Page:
The other day I was watching the History Channel’s shows on the deadly sins. The last one I watched was about greed and this got me thinking of the holiday season and the recent battle over tax cuts.
On one hand it is reasonable to see the desire of the wealthy to keep their tax cuts as being, well, reasonable. After all, as people have argued, the wealthy (sometimes) earn their money and hence have a right to keep it. Also, people argue that the tax cuts will help create jobs.
On the other hand, it is tempting to see this desire as a form of avarice. After all, it could be argued, the extremely wealthy do not actually need the tax cuts. They are, after all, extremely wealthy. As such, it would seem that the desire to keep the cuts is based on avarice, which can be seen as the desire for more for the sake of having more. Ancient thinkers, such as Aristotle, regarded this obsession with wealth as a vice. Christian thinkers also argued for its wickedness and it was eventually cast as one of the seven deadly sins.
One moral problem with avarice is that it leads to various other immoral actions. After all, when someone values wealth excessively, they will tend to do what it takes to get that wealth. Another moral problem, as authors such as Aristotle and Wollstonecraft have argued, a focus on wealth distracts people from what is truly valuable: being virtuous. A third moral problem is that those who gather up wealth in excess would seem to be morally accountable for the harm they do in denying others. For example, if someone becomes wealthy by exploiting workers or by engaging in financial witchcraft that ruins the finances of thousands (or millions), then they would seem to be acting wrongly.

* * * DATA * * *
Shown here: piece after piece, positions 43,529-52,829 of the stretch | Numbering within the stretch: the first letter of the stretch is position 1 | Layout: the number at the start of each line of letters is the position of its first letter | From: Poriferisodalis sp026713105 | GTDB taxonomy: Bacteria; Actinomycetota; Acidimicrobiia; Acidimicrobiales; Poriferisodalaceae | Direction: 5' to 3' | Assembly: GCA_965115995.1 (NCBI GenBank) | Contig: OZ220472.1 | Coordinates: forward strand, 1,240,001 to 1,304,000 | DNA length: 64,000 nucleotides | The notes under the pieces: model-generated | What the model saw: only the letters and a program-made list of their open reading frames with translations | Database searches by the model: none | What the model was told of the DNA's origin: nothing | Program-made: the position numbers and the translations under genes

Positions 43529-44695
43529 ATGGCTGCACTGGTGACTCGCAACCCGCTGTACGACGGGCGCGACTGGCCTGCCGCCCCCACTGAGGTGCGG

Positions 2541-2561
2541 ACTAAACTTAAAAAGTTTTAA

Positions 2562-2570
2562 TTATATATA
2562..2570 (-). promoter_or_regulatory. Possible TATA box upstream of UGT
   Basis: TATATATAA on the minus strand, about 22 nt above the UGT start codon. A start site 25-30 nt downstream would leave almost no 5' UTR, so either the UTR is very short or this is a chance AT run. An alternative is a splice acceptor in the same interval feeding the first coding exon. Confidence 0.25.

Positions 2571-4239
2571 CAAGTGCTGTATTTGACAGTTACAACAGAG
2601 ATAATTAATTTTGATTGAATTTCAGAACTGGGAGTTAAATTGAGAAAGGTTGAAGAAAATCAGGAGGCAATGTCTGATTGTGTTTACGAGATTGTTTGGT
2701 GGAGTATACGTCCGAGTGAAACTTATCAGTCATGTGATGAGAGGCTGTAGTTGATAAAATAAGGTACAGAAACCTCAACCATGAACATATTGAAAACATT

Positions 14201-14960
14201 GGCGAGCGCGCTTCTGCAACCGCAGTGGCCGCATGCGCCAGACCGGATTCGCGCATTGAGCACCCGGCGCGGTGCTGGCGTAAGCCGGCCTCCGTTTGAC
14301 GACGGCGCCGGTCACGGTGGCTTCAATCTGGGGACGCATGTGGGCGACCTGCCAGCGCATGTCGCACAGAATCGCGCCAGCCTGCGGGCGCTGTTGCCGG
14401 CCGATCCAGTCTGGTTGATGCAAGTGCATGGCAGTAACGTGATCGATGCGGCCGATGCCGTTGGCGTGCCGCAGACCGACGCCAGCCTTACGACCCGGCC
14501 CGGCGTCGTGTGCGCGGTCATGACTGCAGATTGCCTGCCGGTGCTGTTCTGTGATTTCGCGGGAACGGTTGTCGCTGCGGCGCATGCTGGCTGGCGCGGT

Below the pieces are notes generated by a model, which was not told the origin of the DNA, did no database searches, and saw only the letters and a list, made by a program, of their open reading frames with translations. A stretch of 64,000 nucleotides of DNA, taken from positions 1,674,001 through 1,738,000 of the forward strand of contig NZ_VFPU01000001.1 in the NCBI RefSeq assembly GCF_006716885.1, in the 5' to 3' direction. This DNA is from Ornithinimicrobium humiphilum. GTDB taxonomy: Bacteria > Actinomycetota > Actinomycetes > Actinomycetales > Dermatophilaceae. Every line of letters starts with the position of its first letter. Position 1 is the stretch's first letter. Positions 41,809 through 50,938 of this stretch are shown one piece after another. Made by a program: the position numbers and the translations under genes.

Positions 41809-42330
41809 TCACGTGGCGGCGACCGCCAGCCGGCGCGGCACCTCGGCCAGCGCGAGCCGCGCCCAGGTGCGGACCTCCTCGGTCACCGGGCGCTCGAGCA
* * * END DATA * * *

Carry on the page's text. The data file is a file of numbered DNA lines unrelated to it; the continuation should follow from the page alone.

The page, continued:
Naturally, all these points can be argued against. First, people will point out that it is possible to become wealthy without doing misdeeds. I actually agree with this as did the classic virtue theorists. After all, Confucius noted that there is no shame in being wealthy when one gains the wealth in a way consistent with virtue. The problem is, of course, gaining and keeping wealth through ill means.
Second, folks will point out that it is possible to be wealthy without placing wealth as having a value beyond its true worth. Once again, I agree with this. If someone can be wealthy without placing wealth above the well being of others and so on, then I am fine with this. The problem arises when wealth is valued more than it is truly worth (in the moral sense).
Third, folks will point out that the wealthy often give to charity and some folks become wealthy in ways that do not involve taking from others or denying them the means to survive. Again, as long as the wealth is not accrued in a way that causes others to suffer or harms them, then I am fine with this.
As such, like the classic thinkers, I am not against wealth. Rather, I am against avarice. I will, of course, leave it to others to argue that avarice is actually good.